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Advice on large (100 lbs) used Legos set

I bought a large set of about 100 lbs of Legos that has instructions for about 50+ sets.
I'm looking for some advice into how to go about this. There is 1 set that I want to keep, the others I just want to sell to get my money back and hopefully the set I keep I get it for free...

I figure I would separate everything by color / type of pieces and then following the instructions I would pick out the pieces for each set and put them in zip loc bags. I don't have the boxes, only instructions.

I guess my next question would be whether I put the sets together, take pictures and sell them or just keep them in zip loc bags and sell them that way. I thought in order to maximize the return on my money I would put the sets together and be able to take better pictures than just a simple bag...

I'm very particular in what I like to build (trains, large sets) so this will definitively introduce me to other sets I may have not consider putting together before and who knows, maybe I'll keep some more ;)

Has anyone here done something like this before? Any advice...

And yes... Looking at 2 big tubs has me wondering why did I do this in the first place, but oh well.. what's done its done.... I like puzzles... I like putting them together... I understand this will be a HUGE undertaking...

Comments

  • I've never done this, so don't listen to me...

    But my gut tells me that you are on the right path, sort the entire lot by part type and color, you'll need a huge number of sort bins to do this, however once done you'll be able to build each set and figure out what if anything you're missing.

    However, with 100lbs and 50 manuals, you're probably going to end up with 20 half done sets missing parts, so you also need room to build each set, run out of parts, start building the next set because you can't find the part, and once you've done enough sets to wear down the pile, start bricklinking the parts you're missing.

    This is not a small job.
  • As the advise on other threads for sorting goes, first sort is best by part - not by color. It's much easier to find a black 1 x 1 something in amongst lots of other 1 x 1 somethings, than to find it in a pile of black parts. So, put all the 1 x 1 modified tiles together, etc. It seems to me that this will also keep down (ha,ha) the number of containers needed. Do you have a big basement to do this in? :-)
  • I just did this with about 70 pounds worth in my dining room for over a month, which my wife absolutely loved. It was a BIG job simply sorting, I didn't even try to make complete sets. You will need endless containers, and then you will need endless bigger containers due to underestimating how big the first round of containers needed to be. :-)

    I got the 70 pounds for $20 at a yard sale, my best find ever.
  • Unfortunately with baby #3, I don't have a lot of space left in the house... so this is def going to be a challenge to find a place to put them.... For now I'll be on the floor in baby #3's room until she gets here later this month, then, who knows... Our dining room has been transformed into a game room for the girls... My office is now the baby's room... needless to say, we need to find a new house soon (Already working on that...)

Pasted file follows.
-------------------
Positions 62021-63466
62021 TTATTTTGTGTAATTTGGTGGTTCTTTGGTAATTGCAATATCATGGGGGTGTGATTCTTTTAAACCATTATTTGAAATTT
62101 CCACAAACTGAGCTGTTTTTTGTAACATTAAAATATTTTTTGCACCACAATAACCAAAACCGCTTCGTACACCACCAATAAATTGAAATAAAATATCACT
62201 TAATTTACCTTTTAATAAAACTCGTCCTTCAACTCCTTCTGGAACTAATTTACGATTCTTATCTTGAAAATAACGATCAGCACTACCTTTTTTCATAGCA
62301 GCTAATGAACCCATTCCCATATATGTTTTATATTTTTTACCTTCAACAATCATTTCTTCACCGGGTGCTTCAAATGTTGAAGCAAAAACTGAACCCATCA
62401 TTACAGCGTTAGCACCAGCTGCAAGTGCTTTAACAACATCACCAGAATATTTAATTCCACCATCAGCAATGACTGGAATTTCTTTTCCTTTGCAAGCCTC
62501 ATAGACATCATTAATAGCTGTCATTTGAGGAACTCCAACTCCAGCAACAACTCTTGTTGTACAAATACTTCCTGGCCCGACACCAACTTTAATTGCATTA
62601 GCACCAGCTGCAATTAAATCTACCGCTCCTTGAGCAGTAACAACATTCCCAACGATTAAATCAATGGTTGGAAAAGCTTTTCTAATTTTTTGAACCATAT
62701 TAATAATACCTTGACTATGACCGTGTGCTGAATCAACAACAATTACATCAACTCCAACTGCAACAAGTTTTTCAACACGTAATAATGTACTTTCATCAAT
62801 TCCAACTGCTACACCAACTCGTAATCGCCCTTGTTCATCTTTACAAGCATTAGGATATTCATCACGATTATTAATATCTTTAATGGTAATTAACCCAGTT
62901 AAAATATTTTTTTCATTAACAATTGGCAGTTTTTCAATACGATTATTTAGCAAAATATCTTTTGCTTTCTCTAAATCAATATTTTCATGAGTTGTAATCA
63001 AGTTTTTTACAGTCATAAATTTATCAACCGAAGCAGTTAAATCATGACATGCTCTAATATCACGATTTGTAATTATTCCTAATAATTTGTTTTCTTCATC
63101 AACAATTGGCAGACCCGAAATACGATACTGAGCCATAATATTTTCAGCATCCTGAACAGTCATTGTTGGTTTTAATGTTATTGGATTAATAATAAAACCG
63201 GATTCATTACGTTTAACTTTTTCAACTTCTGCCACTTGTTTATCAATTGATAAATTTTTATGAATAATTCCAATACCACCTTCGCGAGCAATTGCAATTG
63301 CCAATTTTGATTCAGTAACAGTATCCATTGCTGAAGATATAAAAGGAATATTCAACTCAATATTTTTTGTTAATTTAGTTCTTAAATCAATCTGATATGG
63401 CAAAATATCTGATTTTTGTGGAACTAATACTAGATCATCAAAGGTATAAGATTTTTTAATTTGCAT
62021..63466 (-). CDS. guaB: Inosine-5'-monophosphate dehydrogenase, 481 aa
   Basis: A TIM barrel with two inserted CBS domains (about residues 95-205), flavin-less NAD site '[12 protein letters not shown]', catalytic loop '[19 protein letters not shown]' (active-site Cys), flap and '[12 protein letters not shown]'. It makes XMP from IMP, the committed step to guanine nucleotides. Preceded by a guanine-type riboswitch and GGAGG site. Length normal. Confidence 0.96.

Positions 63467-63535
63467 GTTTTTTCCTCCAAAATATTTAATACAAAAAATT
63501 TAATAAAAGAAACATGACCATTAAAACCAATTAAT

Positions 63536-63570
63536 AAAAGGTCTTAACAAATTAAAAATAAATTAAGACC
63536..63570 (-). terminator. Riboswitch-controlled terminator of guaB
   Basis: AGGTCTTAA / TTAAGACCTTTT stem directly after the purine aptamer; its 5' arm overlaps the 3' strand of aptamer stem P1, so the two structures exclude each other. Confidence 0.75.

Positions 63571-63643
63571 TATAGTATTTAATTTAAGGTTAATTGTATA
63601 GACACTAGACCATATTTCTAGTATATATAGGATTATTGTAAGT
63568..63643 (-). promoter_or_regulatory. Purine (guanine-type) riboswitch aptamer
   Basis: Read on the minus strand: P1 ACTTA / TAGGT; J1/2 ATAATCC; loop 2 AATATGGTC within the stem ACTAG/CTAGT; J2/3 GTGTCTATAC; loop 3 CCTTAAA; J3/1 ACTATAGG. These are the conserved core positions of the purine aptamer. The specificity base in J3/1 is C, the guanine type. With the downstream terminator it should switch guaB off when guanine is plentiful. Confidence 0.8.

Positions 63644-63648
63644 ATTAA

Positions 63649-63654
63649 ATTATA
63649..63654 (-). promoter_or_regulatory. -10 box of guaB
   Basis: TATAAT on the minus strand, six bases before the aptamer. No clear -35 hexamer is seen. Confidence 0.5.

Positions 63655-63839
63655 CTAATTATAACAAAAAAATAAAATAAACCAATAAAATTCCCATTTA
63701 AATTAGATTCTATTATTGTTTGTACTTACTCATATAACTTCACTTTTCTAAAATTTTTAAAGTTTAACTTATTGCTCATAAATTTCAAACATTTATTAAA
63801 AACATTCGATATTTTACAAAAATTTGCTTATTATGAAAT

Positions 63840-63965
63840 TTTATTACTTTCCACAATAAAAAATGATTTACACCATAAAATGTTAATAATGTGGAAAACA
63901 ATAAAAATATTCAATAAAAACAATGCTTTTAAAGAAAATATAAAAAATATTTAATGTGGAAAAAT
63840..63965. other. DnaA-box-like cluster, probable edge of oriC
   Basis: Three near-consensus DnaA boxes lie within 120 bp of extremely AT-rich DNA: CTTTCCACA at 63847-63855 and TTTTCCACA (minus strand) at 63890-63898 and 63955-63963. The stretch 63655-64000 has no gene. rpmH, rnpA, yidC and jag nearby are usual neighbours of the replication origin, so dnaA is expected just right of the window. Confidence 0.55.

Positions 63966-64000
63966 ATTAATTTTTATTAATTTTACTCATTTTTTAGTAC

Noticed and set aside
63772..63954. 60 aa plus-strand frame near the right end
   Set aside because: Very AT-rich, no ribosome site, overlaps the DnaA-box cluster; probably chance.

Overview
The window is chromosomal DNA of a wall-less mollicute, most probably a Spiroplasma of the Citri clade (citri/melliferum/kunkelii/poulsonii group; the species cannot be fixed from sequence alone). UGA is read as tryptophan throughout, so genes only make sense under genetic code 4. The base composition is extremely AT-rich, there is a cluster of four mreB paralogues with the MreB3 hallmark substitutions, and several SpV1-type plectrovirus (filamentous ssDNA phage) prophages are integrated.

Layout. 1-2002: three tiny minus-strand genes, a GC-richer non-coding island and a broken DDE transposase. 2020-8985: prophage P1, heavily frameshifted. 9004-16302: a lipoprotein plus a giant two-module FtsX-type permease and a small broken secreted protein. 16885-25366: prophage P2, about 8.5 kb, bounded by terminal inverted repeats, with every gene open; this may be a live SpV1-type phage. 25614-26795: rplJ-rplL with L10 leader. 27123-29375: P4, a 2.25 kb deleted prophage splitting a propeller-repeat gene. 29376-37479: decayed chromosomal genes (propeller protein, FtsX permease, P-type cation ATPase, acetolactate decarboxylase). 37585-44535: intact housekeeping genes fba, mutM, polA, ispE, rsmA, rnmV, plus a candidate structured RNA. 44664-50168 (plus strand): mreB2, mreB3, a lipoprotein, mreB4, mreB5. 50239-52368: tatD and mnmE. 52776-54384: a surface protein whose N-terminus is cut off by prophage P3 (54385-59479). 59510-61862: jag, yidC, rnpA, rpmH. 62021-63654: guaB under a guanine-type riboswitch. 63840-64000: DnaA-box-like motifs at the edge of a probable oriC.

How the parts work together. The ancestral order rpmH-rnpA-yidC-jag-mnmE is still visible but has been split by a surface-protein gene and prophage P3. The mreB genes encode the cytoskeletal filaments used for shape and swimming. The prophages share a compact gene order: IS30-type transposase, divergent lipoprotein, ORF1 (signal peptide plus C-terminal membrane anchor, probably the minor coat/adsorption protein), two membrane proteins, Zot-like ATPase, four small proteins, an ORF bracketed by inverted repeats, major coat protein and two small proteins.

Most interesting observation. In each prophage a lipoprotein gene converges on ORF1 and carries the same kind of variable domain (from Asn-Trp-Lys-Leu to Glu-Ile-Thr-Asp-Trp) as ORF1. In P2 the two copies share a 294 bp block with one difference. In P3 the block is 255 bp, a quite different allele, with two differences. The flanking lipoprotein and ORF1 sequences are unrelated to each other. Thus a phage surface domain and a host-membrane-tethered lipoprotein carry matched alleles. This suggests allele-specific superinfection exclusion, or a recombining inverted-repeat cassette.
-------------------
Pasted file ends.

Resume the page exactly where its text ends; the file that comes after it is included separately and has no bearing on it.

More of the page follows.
My wife thinks that after going through this little exercise of mine I'll be hating lego... I guess only time will tell, I wanted to try and see what would be a better investment, this or new sets...
  • edited December 2011
    Well I know there will be those that state you must sort by every piece, and have piece piles that are regardless of color.
    I sort by every color alone... mostly because I just do not have the space or containers to store by every part, nor the patience after sorting and cleaning parts to sit there and sort by every part... but I think it can be said you will need to do it at some point. so either do it now or later.. I do it later only because for me it is a lot easier to sort a lot by color and get the pieces out I need to a set reconstruction, then if I want to stop I'm not too concerned about space issues.
    It means that after you are done sorting by color you will need to clean any parts that are 'gunked' up (those who have done this before know what I mean) hunt for parts..
    I usually do the sets I want first, that gets them 'out of the way' and therefore I know all the parts I need are there (hopefully).
    Then I work either by themes (do all castle first, etc) or by largest to smallest (either by piece count or 'value' of the set).. again the part availability factor comes in.. if you are missing parts when you get to vehicles then you can decide if you want to hit up BrickLink, or if you want to have extra parts for the future lots you may get or have sets missing parts.
    Also some plastic polishes do great jobs and restores scratched up parts (surface scratching alone.. gouges usually means the part os done) and WD-40 can take off the magic market and sticker residue... Do not wash stickered parts in a tub either, hand wash them carefully.. either 'dusting them' or a clean wipe, be careful not to rub the sticker off.